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the complete short stories Relations of some friends in the Colony invited her to London. She accepted, then told Linda when she would be away. “But,” said Linda, “I shall be in London next week. It’s important, you know. Someone’s got to look after Pooh-bah and Aunt Sarah.” “Oh, I see,” said Daphne. Linda cheered up. “Perhaps you could go the week after?” “No, next week,” said Daphne patiently, “that’s when I’m going.” “Someone’s got to look after Pooh-bah and Aunt Sarah.” “Oh, I see.” Linda started to cry. Daphne said, “I’ll write to my friends, and explain.” Linda dried her eyes and said, “You can’t imagine how deadly it is living in this awful house year after year with a couple of selfish old people and that helpless Clara.” Next weekend, while Linda was away, several Patterson relations arrived. Molly, Rat, Mole and an infant called Pod. Mole was an unattached male cousin. Daphne expressed a desire to see Cambridge. He said it would be arranged. She said she would probably be in London soon. He said he hoped to see her there. Aunt Sarah stuck a pin in the baby’s arm, whereupon Molly and Rat took Daphne aside and advised her to clear out of the house as soon as possible. “It’s unhealthy.” “Oh,” said Daphne, “but it’s typically English.” “Good gracious me!” said Rat. At last she had her week in London with the relations of her friends in the Colony. Daphne had been told they were wealthy, 35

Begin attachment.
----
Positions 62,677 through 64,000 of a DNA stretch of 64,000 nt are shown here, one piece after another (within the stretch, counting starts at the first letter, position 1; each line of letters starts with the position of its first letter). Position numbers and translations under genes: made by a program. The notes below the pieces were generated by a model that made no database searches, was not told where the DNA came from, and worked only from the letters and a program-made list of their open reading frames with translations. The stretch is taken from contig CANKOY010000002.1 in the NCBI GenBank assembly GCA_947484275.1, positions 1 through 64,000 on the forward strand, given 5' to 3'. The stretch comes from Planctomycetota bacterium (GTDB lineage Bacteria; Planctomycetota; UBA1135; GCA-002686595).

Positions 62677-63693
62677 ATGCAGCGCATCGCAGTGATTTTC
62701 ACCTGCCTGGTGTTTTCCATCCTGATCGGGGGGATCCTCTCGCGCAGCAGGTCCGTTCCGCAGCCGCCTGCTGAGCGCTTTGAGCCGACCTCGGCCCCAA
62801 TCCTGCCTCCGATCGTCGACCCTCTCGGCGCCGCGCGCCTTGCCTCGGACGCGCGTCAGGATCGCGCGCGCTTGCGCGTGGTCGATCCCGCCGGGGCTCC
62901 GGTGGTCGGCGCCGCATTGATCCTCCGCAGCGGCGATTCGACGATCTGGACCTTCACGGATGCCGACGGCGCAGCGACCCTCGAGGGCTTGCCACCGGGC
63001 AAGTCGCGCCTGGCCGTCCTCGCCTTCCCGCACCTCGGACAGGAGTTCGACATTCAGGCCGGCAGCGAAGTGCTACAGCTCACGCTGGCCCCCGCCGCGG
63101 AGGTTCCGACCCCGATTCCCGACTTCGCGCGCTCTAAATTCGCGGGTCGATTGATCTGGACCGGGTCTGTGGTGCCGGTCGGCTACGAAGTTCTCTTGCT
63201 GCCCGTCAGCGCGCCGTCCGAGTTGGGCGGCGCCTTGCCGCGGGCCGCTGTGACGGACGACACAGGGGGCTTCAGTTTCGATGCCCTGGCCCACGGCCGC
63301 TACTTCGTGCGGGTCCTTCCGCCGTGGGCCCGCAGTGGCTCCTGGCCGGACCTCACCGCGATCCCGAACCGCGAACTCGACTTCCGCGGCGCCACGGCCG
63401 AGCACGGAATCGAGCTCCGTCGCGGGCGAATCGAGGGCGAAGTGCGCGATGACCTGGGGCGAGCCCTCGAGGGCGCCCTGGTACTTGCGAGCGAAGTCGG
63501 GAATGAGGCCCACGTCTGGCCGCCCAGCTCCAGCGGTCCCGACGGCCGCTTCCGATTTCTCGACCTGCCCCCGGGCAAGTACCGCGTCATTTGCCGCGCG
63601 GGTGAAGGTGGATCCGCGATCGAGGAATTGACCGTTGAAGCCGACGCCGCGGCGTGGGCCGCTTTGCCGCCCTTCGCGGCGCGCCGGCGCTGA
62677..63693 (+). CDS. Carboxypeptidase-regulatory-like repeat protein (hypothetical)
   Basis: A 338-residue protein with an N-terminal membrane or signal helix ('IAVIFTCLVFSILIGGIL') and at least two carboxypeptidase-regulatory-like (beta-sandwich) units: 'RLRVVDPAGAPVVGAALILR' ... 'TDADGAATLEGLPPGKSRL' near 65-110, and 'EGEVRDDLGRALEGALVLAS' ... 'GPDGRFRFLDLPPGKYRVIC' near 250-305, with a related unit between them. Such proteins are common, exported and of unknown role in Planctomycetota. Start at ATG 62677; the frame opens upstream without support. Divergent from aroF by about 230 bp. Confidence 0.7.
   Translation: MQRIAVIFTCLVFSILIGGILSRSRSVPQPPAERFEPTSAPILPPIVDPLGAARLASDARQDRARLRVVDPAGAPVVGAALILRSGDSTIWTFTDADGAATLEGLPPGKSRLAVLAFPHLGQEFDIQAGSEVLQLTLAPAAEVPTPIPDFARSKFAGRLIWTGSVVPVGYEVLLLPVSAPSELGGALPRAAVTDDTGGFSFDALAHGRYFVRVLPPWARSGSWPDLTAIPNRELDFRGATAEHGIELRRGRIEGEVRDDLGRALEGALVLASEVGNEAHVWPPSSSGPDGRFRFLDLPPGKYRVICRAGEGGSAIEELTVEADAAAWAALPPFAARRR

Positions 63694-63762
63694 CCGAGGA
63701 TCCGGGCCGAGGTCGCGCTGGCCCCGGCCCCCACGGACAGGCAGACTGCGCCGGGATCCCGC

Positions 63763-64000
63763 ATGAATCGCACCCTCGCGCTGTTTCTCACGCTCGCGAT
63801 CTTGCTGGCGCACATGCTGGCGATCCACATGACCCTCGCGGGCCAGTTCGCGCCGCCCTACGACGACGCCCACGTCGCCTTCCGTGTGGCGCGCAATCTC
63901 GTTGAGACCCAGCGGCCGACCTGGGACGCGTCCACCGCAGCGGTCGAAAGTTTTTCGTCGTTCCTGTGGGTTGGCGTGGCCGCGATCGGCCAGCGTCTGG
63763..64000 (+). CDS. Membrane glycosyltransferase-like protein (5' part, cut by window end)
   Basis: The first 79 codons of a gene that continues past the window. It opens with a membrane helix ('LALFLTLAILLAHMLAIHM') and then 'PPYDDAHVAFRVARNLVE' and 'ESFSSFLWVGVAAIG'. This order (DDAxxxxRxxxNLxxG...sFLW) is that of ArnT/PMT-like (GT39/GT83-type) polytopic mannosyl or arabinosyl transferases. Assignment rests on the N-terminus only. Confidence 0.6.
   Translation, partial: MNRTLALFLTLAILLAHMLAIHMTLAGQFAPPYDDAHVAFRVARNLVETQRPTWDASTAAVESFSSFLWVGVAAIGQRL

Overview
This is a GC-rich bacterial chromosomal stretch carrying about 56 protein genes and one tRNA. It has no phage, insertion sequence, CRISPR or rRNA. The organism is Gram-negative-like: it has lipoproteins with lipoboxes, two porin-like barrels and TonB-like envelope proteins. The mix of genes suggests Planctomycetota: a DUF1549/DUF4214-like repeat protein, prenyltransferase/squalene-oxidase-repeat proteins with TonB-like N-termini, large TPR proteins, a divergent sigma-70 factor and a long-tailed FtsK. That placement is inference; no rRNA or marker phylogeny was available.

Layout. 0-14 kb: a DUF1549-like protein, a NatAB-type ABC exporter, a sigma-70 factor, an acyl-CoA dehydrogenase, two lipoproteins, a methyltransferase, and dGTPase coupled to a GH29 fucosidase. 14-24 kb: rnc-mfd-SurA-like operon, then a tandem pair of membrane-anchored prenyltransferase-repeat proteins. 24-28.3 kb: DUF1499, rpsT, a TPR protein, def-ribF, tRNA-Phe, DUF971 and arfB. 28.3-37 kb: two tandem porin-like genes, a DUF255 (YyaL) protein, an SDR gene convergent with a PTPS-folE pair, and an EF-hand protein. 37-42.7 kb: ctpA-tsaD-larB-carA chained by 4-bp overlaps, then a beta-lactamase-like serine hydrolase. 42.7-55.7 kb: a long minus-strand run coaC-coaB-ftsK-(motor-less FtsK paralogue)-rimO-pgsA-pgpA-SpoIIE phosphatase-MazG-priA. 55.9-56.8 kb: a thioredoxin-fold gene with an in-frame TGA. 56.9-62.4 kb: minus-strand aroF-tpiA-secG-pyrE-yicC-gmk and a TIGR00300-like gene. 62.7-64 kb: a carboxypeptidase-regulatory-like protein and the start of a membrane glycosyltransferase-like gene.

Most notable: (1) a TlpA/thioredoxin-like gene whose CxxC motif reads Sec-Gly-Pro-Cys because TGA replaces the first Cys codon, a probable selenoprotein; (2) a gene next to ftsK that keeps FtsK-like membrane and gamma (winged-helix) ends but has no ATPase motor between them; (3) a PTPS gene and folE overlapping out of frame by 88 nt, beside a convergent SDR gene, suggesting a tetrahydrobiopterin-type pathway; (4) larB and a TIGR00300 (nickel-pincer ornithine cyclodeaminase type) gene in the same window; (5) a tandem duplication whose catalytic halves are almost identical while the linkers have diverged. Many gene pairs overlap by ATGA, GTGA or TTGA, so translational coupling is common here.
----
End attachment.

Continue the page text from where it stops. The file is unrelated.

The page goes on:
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muriel spark and was surprised when the taxi drove her to a narrow house in a mean little side street which was otherwise lined with garages. “Are you sure this is the right place?” she asked the driver. “Twenty-five Champion Mews,” he said. “That’s right,” said Daphne. “This must be it.” Before Daphne had left the country Linda had remarked, “A house in Champion Mews. They must be rather rich. How I would adore a mews house.” Daphne remembered this. The interior of the house was very winning. She readjusted her ideas, and at dinner was able to say to her hostess, “What an adorable mews house.” “Isn’t it? We were so lucky – literally everyone was after it.” Mrs Pridham was middle-aged, and smart. Mr Pridham was a plastic surgeon. “I shan’t make the mistake,” he said to Daphne, “of asking you about all the dangers you encountered in darkest Africa.” Daphne laughed. “You must have a Season of course,” said Mrs Pridham. “Have you arranged anything?” “I’m here for two years at least.” Then she remembered about the London Season, and said, “No, I have nothing arranged. But my uncle has written to various friends.” “It’s getting a little late in the year,” said Mrs Pridham. “Really,” said Daphne, “I just want to see England. I’d like to see London. I’d like to see the Tower, and Uncle Chakata’s friends.” “I shall take you to the Tower tomorrow afternoon,” said Mr Pridham. 36